Attributed to the Ampersand Painter Greek; Corinth
About this artwork
Located on the narrow isthmus that joins the Greek mainland and the Peloponnese, with natural harbors facing east and west, Corinth was the major port of trade in Greece for most of the Archaic period (700–480BC). Producers exported scented oil around the Mediterranean in terra-cotta containers that survive today in the thousands.
Around the time that this jar was made, Egypt’s king, Amasis (r. 570–526 B.C.), in the interest of trade, gave the Greeks the Egyptian port city of Naucratis, where Greek and Egyptian cultures mingled. The small sphinx on this jar is indicative of this cultural encounter, as Greeks would have been familiar with the part human, part-lion creatures, which lined the entryway to most Egyptian temples. Including a sphinx on this jar added a touch of the exotic East, which would have appealed to the citizens of Corinth.
The identities of most Greek vase painters are unknown, so sometimes they are named after a distinctive feature. The artist who decorated this container is called the Ampersand Painter because here and elsewhere the looping tail of the sphinx (a winged feline with a human head) takes the shape of an ampersand, the proper name for the symbol &, which is shorthand for the word “and”.
IIIF Manifest The International Image Interoperability Framework (IIIF) represents a set of open standards that enables rich access to digital media from libraries, archives, museums, and other cultural institutions around the world.
Jack L. Benson, Die Geschichte der korinthischen Vasen (Basel, 1953), p. 51, list 84 no. 1.
Luisa Banti, “Pittore di Ampersand,” Enciclopedia dell’ Arte Antica 1 (1958), p. 324.
Jack L. Benson, “The Ampersand Painter,” American Journal of Archaeology vol. 64, no. 3 (July 1960), p. 282.
Humfry Payne, Necrocorinthia (College Park: McGrath Publishing Co., 1971), p. 307, no. 898, pl. 29, 7.
Darrell A. Amyx, “Dodwelliana,” California Studies in Classical Antiquity, vol. 4 (1971), p. 41, no. 2, pl. 15.
Warren G. Moon, “The Ampersand Painter,” Bulletin of the Art Institute of Chicago, vol. 70, no. 5 (September-October 1976), pp. 20-23.
Warren G. Moon and Louise Berge, Greek Vase-Painting in Midwestern Collections (Chicago: The Art Institute of Chicago, 1979), pp. 34-35, cat. no. 21.
Darrell A. Amyx, Corinthian Vase-Painting of the Archaic Period (Berkeley: University of California Press, 1988), p. 218 no. A-3, 385, pl. 90, 1a-d.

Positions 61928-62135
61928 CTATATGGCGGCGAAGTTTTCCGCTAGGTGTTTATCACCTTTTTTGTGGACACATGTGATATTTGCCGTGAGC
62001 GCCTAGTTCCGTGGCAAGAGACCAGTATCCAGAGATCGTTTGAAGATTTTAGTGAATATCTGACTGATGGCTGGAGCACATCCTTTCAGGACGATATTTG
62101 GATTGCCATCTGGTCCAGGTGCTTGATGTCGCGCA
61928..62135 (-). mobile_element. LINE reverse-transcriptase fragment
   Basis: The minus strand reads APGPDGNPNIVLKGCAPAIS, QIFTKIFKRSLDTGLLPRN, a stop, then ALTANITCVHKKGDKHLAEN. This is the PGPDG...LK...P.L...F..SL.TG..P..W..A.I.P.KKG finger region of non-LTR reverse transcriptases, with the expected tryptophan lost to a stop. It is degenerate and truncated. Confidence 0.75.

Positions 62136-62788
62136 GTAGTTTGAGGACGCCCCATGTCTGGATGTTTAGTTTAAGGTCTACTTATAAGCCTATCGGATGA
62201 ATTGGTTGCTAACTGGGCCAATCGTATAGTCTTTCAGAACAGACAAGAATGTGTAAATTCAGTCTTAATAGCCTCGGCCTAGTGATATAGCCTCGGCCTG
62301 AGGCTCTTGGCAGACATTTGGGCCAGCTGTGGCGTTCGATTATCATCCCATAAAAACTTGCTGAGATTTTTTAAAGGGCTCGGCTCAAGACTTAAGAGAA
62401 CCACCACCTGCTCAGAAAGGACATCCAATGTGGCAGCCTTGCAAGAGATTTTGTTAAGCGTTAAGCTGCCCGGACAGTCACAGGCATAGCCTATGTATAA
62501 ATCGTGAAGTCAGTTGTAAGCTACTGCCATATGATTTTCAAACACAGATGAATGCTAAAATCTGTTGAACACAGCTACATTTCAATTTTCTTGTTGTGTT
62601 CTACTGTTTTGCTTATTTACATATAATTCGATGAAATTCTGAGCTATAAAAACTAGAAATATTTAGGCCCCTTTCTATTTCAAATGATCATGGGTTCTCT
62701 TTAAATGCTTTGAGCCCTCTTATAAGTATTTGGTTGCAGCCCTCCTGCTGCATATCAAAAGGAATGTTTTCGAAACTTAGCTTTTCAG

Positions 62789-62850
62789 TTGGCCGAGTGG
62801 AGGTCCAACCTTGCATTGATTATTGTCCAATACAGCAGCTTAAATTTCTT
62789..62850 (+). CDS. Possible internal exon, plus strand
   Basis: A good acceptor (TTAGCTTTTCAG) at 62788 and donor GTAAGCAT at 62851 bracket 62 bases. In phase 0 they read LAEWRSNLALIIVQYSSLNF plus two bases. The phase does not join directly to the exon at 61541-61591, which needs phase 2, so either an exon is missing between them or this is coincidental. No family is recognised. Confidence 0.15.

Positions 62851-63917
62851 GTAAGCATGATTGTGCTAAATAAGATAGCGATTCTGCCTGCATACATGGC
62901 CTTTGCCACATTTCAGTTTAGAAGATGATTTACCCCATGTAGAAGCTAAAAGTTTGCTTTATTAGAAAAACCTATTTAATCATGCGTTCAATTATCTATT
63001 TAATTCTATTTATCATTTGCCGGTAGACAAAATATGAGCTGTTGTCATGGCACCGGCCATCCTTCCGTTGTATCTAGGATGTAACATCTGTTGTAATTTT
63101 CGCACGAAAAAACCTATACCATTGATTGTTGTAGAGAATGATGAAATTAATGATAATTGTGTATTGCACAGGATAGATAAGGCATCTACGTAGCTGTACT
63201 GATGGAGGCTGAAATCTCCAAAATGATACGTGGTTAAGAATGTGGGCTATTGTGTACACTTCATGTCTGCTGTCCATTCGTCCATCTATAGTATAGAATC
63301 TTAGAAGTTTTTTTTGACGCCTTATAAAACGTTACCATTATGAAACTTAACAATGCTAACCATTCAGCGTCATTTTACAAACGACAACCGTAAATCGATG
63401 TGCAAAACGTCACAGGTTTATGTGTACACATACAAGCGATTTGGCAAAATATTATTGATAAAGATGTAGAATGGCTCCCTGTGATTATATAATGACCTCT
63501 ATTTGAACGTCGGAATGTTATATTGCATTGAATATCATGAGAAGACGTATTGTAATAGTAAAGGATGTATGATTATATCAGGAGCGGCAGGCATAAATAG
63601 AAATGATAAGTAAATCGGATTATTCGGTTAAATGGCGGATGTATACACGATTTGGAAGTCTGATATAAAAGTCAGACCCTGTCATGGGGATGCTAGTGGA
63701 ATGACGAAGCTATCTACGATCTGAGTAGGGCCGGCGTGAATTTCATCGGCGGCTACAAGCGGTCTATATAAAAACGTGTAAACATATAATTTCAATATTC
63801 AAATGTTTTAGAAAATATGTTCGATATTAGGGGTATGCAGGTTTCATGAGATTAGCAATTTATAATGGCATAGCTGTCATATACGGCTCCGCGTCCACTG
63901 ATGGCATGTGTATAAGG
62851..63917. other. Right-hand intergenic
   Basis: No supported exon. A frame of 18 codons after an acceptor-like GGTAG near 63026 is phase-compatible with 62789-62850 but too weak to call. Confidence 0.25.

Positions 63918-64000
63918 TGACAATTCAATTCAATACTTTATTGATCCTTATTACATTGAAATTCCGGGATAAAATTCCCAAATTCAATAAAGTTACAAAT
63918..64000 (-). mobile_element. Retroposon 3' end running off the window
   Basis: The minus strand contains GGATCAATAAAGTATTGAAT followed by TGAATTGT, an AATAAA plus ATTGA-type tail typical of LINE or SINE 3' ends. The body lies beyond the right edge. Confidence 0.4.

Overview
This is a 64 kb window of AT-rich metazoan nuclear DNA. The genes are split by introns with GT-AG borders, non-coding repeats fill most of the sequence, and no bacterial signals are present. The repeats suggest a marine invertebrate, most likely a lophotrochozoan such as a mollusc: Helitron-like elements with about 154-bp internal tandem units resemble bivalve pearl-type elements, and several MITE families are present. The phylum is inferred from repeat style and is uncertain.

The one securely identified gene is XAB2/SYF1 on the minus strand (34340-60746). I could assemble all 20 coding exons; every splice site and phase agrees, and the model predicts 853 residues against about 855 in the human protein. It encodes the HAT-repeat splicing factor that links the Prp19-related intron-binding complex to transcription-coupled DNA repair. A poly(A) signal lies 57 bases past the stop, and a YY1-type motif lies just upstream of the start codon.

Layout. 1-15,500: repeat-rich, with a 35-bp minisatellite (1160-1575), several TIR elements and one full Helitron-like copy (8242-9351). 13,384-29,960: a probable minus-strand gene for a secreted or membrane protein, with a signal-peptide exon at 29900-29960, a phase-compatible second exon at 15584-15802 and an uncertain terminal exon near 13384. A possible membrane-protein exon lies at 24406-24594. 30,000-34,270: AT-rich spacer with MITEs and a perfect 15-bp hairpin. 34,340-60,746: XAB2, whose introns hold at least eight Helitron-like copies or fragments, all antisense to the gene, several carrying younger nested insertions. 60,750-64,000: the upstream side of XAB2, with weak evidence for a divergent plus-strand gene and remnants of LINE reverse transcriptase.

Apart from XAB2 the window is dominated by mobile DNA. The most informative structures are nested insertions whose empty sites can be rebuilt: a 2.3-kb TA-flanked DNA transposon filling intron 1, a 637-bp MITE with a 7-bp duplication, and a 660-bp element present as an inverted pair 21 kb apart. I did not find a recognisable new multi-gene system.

William R. Biers, Art, Artefacts, and Chronology in Classical Archaeology (New York: Routledge, 1992), pp. 50-51, fig. 18.
John Griffiths Pedley, “Ancient Art at The Art Institute of Chicago,” The Art Institute of Chicago Museum Studies 20, 1 (1994), pp. 37-38 (ill.), cat. no. 18 (described wrongly as Late Corinthian).
Roberta Casagrande-Kim, ed., When the Greeks Ruled Egypt: From Alexander the Great to Cleopatra. Exh. cat. (Institute for the Study of the Ancient World at New York University/Princeton University Press, 2014), p. 104, cat. 125.
Art Institute of Chicago, Greek Vase-Painting in Midwestern Collections, December 22, 1979 - February 24, 1980.
Art Institute of Chicago, Ancient Art Galleries, Gallery 155, April 20, 1994 - February 6, 2012.
Art Institute of Chicago, Of Gods and Glamour: The Mary and Michael Jaharis Galleries of Greek, Roman, and Byzantine Art, Gallery 151, November 11, 2012 - October 23, 2013.
Art Institute of Chicago, When the Greeks Ruled: Egypt After Alexander the Great, October 31, 2013 - July 27, 2014; traveled to New York, NY, the Institute for the Study of the Ancient World, October 8, 2014 - January 4, 2015.
Art Institute of Chicago, Of Gods and Glamour: The Mary and Michael Jaharis Galleries of Greek, Roman, and Byzantine Art, Gallery 151, January 21, 2015 - present.
Said to have been found in Attica. Private collection, France; sold to Charles L. Hutchinson (1854-1924) and Martin A. Ryerson (1856-1932), Chicago, 1890; on loan to the Art Institute of Chicago, 1890-1905; sold to the Art Institute of Chicago, 1905.
Object information is a work in progress and may be updated as new research findings emerge. To help improve this record, please email . Information about image downloads and licensing is available here.